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Five Decades of Consumption and Income Proverty

Author

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  • Bruce Meyer

    () (The University of Chicago)

  • James X. Sullivan

    (University of Notre Dame)

Abstract

This paper examines poverty in the United States from 1960 through 2005. We investigate how poverty rates and poverty gaps have changed over time, explore how these trends differ across family types, contrast these trends for several different income and consumption measures of poverty, and consider explanations for the differences in trends. We document sharp differences, particularly in recent years, between different income poverty measures, and between income and consumption poverty rates and gaps. Moving from the official pre-tax money income measure to a disposable income measure that incorporates taxes and transfers has a substantial effect on poverty rate changes over the past two decades. Furthermore, consumption poverty rates often indicate large declines, even in recent years when income poverty rates have risen. We show that bias in the CPI-U has a sizable effect on changes in poverty. Between the early 1960s and 2005, an income poverty measure that corrects for bias in this price index declines by 14 percentage points more than a comparable measure based on the CPI-U. The patterns are very different across family types, with consumption poverty falling much faster than income poverty since 1980 for the elderly, but more slowly for married couples with children. Income and consumption measures of deep poverty and poverty gaps have generally moved sharply in opposite directions in the last two decades with income deep poverty and poverty gaps rising, but consumption deep poverty and poverty gaps falling. While relative poverty rose in the early 1980s, changes in relative poverty have been fairly small since 1990. We examine the role that demographics, taxes, and transfers play in explaining changes in poverty over the past three decades. We also consider whether measurement error, saving and dissaving, and other explanations can account for income and consumption differences.

Suggested Citation

  • Bruce Meyer & James X. Sullivan, 2010. "Five Decades of Consumption and Income Proverty," Working Papers 2010-003, Becker Friedman Institute for Research In Economics.
  • Handle: RePEc:bfi:wpaper:2010-003
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    References listed on IDEAS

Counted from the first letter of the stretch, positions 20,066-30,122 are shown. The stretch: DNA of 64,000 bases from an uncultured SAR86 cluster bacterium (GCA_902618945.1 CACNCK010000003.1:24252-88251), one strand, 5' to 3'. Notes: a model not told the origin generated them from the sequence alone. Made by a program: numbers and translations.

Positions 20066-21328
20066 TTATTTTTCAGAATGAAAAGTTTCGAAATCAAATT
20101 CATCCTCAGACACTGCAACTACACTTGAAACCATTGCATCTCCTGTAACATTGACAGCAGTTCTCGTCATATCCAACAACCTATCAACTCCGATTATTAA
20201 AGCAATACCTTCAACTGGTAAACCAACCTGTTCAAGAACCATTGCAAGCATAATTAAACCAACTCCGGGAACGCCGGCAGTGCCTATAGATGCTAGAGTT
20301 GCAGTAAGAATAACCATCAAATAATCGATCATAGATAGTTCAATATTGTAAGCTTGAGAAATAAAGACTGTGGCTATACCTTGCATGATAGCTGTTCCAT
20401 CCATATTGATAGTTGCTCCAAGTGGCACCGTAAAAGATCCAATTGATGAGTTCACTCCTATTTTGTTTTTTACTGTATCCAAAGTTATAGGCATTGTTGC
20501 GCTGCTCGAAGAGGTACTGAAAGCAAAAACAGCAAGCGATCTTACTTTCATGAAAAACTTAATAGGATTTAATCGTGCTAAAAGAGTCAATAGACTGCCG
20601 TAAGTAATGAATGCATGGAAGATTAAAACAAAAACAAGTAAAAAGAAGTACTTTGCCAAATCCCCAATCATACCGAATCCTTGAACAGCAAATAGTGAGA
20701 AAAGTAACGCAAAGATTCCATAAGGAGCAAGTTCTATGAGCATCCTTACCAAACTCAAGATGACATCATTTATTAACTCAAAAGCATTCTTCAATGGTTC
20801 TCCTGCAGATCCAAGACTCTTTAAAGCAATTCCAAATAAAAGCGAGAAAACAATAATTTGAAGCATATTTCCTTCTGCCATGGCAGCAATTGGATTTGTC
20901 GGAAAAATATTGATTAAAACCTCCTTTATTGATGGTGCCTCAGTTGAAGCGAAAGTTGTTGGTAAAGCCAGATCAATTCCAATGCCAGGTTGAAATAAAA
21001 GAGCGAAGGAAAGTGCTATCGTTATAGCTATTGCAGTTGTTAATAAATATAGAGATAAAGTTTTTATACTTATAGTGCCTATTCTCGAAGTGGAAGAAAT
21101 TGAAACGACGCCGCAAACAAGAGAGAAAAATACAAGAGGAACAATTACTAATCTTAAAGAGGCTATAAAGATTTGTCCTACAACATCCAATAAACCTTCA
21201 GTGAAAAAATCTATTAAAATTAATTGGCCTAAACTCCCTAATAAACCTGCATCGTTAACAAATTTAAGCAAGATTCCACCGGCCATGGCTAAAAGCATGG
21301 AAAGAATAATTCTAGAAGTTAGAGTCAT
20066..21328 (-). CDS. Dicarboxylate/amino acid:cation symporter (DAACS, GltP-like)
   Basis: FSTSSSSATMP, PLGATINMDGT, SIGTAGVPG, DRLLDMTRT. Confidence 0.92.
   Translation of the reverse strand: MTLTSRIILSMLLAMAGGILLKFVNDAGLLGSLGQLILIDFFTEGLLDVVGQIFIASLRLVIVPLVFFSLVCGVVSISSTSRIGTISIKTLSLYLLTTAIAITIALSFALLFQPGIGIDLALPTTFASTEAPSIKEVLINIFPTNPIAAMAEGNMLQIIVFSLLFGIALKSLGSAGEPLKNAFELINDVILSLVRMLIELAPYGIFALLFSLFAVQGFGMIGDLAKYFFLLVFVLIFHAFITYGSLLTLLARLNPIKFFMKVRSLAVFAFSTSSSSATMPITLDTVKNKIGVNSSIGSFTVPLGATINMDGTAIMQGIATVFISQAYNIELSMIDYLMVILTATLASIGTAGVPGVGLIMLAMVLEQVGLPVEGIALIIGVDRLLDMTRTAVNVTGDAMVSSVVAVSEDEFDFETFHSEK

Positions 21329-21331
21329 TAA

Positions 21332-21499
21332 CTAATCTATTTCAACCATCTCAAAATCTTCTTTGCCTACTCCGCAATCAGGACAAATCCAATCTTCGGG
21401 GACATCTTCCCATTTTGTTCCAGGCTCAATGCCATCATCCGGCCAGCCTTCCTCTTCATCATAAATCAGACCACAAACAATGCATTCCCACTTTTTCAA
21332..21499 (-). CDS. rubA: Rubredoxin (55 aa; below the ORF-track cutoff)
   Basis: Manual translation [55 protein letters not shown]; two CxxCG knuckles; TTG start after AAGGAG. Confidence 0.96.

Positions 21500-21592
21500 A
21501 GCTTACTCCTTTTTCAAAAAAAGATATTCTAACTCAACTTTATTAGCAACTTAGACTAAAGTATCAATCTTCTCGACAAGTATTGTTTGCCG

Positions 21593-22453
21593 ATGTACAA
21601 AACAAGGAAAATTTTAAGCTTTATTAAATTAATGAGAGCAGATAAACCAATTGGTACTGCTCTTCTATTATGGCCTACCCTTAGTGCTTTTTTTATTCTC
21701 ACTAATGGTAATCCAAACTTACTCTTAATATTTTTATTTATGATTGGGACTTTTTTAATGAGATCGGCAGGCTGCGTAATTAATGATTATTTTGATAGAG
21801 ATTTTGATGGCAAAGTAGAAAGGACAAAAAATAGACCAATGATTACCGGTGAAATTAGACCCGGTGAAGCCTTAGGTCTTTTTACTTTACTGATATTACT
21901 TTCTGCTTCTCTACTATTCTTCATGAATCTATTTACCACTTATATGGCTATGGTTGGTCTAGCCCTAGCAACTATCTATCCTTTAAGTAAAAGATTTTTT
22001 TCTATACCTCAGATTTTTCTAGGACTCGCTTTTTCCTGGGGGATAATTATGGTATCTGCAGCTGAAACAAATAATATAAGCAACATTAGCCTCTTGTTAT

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    Cited by:

    1. William Passero & Thesia I. Garner & Clinton McCully, 2014. "Understanding the Relationship: CE Survey and PCE," NBER Chapters,in: Improving the Measurement of Consumer Expenditures, pages 181-203 National Bureau of Economic Research, Inc.
    2. Erich Battistin & Mario Padula, 2016. "Survey instruments and the reports of consumption expenditures: evidence from the consumer expenditure surveys," Journal of the Royal Statistical Society Series A, Royal Statistical Society, vol. 179(2), pages 559-581, February.
    3. Mark Bils & Mark Aguiar, 2010. "Has Consumption Inequality Mirrored Income Inequality?," 2010 Meeting Papers 1334, Society for Economic Dynamics.
    4. Christopher D. Carroll, 2014. "Representing Consumption and Saving without a Representative Consumer," NBER Chapters,in: Measuring Economic Sustainability and Progress, pages 115-134 National Bureau of Economic Research, Inc.
    5. Jonathan A. Parker & Nicholas S. Souleles & Christopher D. Carroll, 2014. "The Benefits of Panel Data in Consumer Expenditure Surveys," NBER Chapters,in: Improving the Measurement of Consumer Expenditures, pages 75-99 National Bureau of Economic Research, Inc.
    6. Burkhauser, Richard V. & Larrimore, Jeff & Simon, Kosali I., 2012. "A "Second Opinion" on the Economic Health of the American Middle Class," National Tax Journal, National Tax Association, vol. 65(1), pages 7-32, March.
    7. Marta Moratti, 2010. "Consumption Poverty and Pro-Poor Growth in Bolivia," Working Paper Series 1310, Department of Economics, University of Sussex.